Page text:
Transfer Station, 3rd Ward coworking spaces crowdfund on Fundrise - Technical.ly Philly

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Oct. 8, 2013 10:30 am

Transfer Station, 3rd Ward coworking spaces crowdfund on Fundrise

The project just launched on Fundrise, a Washington, D.C.-based crowdfunding platform that allows people to invest in local real estate. If it works, it'd bring the "community-owned" trend to a whole new level. The Transfer Station, looking to raise $500,000, is currently in a pre-fundraising stage to test out interest.

A rendering of The Transfer Station.

If you said were excited about The Transfer Station, the proposed Manayunk coworking, education and storefront space announced this summer, it’s time to put your money where your mouth is.

The project just launched on Fundrise, a Washington, D.C.-based crowdfunding platform that allows people to invest in local real estate. If it works, it’d bring the “community-owned” trend to a whole new level. The Transfer Station, looking to raise $500,000, is currently in a pre-fundraising stage to test out interest. There’s no down payment required to express your interest in investing.

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Fundrise has successfully crowdfunded five projects in Washington, D.C., said cofounder Dan Miller. The first project that reached its goal on Fundrise, a food and shopping market, is under construction and set to open in 60 days, he said.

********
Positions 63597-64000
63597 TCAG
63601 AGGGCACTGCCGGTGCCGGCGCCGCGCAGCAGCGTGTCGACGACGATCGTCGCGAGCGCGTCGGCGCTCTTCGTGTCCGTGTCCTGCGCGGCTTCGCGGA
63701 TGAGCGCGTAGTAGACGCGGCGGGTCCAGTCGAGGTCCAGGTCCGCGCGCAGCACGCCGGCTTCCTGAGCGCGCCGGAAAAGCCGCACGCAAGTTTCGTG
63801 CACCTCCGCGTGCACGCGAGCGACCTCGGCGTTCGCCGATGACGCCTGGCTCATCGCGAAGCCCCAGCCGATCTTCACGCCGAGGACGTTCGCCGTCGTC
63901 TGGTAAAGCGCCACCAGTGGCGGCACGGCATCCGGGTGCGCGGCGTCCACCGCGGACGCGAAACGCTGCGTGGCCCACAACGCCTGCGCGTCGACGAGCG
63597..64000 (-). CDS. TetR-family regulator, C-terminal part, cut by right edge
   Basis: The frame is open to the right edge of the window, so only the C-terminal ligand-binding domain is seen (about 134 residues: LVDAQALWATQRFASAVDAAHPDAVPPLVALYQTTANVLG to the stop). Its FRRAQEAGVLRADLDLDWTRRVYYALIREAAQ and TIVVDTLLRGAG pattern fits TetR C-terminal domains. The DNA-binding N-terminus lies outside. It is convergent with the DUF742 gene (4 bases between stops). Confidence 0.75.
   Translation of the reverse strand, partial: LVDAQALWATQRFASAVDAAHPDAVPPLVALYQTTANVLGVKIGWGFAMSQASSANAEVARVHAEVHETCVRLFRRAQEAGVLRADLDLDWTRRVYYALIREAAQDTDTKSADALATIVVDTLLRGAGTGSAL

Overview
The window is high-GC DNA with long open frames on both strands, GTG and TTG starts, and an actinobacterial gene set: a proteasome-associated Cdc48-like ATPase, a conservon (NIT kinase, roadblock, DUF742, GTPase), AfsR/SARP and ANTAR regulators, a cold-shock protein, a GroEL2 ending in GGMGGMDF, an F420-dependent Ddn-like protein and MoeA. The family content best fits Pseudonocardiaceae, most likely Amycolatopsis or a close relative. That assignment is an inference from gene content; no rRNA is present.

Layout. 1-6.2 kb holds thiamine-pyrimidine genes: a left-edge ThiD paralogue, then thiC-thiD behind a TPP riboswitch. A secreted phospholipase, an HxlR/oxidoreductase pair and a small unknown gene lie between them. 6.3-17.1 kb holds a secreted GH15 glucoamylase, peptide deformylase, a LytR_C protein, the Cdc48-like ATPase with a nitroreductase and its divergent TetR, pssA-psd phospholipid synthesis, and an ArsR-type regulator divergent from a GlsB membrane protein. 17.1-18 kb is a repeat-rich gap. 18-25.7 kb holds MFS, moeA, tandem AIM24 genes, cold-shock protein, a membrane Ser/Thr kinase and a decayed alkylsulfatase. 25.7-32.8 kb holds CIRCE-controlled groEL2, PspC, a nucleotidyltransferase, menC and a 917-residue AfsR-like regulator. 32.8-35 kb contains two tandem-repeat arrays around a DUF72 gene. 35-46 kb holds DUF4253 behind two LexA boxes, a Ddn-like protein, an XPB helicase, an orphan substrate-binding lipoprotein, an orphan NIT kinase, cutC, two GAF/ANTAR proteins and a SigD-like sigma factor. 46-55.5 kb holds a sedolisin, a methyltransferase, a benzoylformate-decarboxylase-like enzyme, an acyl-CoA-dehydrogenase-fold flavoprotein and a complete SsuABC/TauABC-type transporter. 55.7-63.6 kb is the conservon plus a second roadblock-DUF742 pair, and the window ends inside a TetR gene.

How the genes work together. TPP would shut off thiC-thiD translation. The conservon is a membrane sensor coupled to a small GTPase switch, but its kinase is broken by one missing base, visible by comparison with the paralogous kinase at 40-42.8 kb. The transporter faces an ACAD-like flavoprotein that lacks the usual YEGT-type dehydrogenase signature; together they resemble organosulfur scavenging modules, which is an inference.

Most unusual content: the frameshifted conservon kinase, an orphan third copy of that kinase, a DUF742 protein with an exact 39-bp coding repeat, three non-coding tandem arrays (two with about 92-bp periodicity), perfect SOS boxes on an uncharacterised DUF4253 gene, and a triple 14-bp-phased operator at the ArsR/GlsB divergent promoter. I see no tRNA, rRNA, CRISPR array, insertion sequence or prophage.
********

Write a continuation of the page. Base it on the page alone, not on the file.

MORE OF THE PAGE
Fundrise’s crowdfunding real estate model is one that Slate columnist Matt Yglesias said “probably won’t work.” 

“But if it does work,” he wrote, “it’ll work in an excellent way. Not so much by providing a new kind of financial product that makes sense for middle class investors, but by altering the currently toxic politics of urban real estate development.”

The Transfer Station is Fundrise’s first official Philadelphia project, but 3rd Ward, the Brooklyn maker and education space that expanded to Kensington last spring, is also looking to raise money on the site. 3rd Ward, also in a testing the market phase, is looking to raise $1.5 million that will go toward both locations, if it raises enough, an unexpected move for an established space. Unlike the Transfer Station campaign, though, this one  is targeted to accredited investors, or those who have a net worth of $1 million.

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Why the fundraising? In Philadelphia, specifically, 3rd Ward said the new space “is requiring more capital than expected to achieve profitability or reach cash flow break-even,” according to its Fundrise site. 

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